Two months ago, the campaign for Russ Feingold, former Democratic senator from Wisconsin, revealed that it had caught an infiltrator from Project Veritas, the undercover opposition research organization founded by James O'Keefe. On Thursday, Project Veritas revealed the fruits of its labor — a video that Feingold's campaign sees as proof that there is nothing to see when Feingold, who is running to reclaim his Senate seat, goes behind closed doors.

The tape, dramatically titled "Russ Feingold: Hillary Might Issue Executive Order on Guns," shows O'Keefe suiting up and driving to a Palo Alto, Calif., fundraiser for Feingold. (The Democrat's short stint at Stanford University, and fundraising and California, have been attacked by Republican Sen. Ron Johnson's campaign.) Once there, an unidentified Project Veritas reporter prompts Feingold to talk about guns.

“If there’s still Republican control of Congress, and if Hillary is elected, is there anything she can do to...” the reporter asks Feingold in the tape.

“Well, there might be an executive order,” Feingold responds.

“Oh, so she can, I know that Barack...” the reporter says.

“He did some executive orders with regards to the aspects of waiting periods," Feingold said. "But what we all need is the Senate, have her there, and then put pressure on the House. And we might win the House."

Far from a secret, Feingold's position is the one he has held through a tough campaign. In January, he praised President Obama for the aforementioned executive actions on guns. "President Obama was right to take action," Feingold said. "It is a shame that Congress refuses to act on even a few modest and constitutional steps to address gun violence."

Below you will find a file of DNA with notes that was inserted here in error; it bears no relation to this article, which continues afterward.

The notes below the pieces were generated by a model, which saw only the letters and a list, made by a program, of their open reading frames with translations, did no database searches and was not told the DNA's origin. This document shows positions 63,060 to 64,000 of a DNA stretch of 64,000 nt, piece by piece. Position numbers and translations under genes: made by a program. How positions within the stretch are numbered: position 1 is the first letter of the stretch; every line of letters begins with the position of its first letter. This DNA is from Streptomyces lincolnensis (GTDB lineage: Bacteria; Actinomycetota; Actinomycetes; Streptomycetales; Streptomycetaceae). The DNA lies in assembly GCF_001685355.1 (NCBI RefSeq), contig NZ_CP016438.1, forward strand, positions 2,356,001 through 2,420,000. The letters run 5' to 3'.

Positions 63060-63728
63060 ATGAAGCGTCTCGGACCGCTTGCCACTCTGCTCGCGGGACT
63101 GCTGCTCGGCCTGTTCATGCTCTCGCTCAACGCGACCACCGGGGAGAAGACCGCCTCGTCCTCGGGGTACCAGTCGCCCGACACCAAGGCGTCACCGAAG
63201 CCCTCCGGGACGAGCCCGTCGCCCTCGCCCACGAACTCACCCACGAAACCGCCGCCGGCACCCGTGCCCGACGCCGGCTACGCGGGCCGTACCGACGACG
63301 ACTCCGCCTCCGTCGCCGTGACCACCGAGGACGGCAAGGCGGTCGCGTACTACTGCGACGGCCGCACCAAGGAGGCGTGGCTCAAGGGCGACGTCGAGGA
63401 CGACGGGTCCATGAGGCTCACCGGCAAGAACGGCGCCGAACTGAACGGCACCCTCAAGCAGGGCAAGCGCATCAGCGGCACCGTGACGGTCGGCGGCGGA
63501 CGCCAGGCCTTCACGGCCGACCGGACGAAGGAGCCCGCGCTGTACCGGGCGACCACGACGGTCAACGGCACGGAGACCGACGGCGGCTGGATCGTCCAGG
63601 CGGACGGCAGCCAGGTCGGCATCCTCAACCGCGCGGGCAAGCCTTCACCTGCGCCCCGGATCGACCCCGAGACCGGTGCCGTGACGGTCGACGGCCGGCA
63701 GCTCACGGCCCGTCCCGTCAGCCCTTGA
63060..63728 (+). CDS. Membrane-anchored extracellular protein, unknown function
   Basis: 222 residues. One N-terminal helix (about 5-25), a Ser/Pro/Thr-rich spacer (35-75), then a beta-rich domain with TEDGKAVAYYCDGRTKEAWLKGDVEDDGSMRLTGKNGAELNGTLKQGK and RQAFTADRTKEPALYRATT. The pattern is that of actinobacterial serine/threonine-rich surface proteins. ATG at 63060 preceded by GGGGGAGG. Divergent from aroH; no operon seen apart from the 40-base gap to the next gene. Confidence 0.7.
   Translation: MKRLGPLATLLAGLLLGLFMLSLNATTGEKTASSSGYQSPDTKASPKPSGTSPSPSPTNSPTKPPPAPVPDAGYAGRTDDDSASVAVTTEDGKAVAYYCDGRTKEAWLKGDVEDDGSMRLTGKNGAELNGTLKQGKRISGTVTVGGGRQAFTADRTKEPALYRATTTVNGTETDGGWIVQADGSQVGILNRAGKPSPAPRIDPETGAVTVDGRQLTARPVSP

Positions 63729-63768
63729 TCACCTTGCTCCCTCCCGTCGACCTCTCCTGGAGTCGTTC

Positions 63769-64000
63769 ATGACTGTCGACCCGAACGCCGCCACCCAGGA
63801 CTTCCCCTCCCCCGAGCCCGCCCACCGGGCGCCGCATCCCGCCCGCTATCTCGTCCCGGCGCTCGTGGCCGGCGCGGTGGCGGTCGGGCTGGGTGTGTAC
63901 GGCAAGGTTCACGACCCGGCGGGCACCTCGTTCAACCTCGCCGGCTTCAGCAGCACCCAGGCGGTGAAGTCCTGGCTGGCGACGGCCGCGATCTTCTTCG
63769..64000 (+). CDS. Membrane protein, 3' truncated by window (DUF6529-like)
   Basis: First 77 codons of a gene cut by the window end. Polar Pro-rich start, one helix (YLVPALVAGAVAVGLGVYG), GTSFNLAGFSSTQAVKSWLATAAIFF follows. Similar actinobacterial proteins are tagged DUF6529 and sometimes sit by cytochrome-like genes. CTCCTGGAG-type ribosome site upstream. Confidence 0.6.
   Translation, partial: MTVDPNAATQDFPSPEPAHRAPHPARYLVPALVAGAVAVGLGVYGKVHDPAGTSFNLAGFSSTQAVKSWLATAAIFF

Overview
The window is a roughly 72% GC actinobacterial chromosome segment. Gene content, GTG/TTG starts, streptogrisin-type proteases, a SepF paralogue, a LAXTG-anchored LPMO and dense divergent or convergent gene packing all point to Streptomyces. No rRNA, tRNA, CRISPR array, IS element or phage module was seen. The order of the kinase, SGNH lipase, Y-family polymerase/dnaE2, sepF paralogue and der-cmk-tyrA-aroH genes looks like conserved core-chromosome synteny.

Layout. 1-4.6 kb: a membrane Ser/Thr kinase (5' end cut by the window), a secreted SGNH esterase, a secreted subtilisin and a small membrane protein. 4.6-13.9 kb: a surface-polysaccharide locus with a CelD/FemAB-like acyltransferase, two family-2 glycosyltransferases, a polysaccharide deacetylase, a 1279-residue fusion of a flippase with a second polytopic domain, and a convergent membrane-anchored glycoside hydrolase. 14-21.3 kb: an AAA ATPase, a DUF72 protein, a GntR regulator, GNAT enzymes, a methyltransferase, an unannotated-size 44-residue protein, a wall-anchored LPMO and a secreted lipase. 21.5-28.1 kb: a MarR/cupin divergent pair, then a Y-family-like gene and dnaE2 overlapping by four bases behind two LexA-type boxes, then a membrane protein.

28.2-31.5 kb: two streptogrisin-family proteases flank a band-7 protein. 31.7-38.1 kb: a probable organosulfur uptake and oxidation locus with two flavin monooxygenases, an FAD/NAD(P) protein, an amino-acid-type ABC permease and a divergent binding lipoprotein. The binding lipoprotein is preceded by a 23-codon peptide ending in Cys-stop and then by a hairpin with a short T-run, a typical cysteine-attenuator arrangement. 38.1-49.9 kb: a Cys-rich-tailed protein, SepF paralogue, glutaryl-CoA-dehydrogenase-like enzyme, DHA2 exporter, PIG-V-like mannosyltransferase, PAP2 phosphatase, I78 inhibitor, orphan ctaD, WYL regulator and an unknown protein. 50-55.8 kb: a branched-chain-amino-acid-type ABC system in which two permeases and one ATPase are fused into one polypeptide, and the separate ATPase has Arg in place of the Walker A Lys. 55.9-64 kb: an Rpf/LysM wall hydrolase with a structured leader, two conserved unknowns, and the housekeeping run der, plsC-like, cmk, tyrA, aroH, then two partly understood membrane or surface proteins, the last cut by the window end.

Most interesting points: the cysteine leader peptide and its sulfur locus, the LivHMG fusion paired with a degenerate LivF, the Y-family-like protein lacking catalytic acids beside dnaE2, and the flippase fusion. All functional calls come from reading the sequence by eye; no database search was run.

Project Veritas and other conservative news sources have hinted at something darker to come. In this video, O'Keefe notes that a hacked email included in a recent WikiLeaks tranche found that Clinton spokesman Brian Fallon "supports closing the gun show loophole — by executive order."

But that email was hardly guarding a secret. Fallon was informing pollster John Anzalone of a background briefing for reporters "on a few of the specific proposals she would support as President — universal background checks of course, but also closing the gun show loophole by executive order and imposing manufacturer liability."

This was reported in the following months by some outlets that are now ringing alarm bells about the "revelation" from WikiLeaks. In May, Breitbart News reported, based on The Washington Post's coverage, that Clinton was "planning to use executive action to "'go further than Obama' on gun control." Last week, the very same Breibart reporter behind that article ran an alert about the Fallon email. Indeed, the reporter, Awr Hawkins, notes later in the article that Clinton has been consistent.

"Breitbart News has previously reported that Clinton pledged gun control by executive orders," Hawkins writes. "She began pushing executive gun control right after the shooting in the Umpqua Community College gun free zone. That incident occurred on October 1, 2015, three days before Fallon’s email that Clinton 'would support … closing the gun show loophole by executive order.' This is in line with a Washington Post report that Clinton wants to use executive orders “to go further than Obama” went on gun control."

As with many WikiLeaks-inspired stories on the right, the undercover Feingold tape reveals something any attentive voter or reporter knew already, but it does it with an air of intrigue. The difference this time is that the Feingold who sticks to his position in California defies one of the attacks made by Republicans — that Feingold might be saying one thing to liberal donors and another to Wisconsin. At the end of today's tape, O'Keefe acknowledges that "Feingold's stance on guns disappointed some of the big west coast donors I spoke with."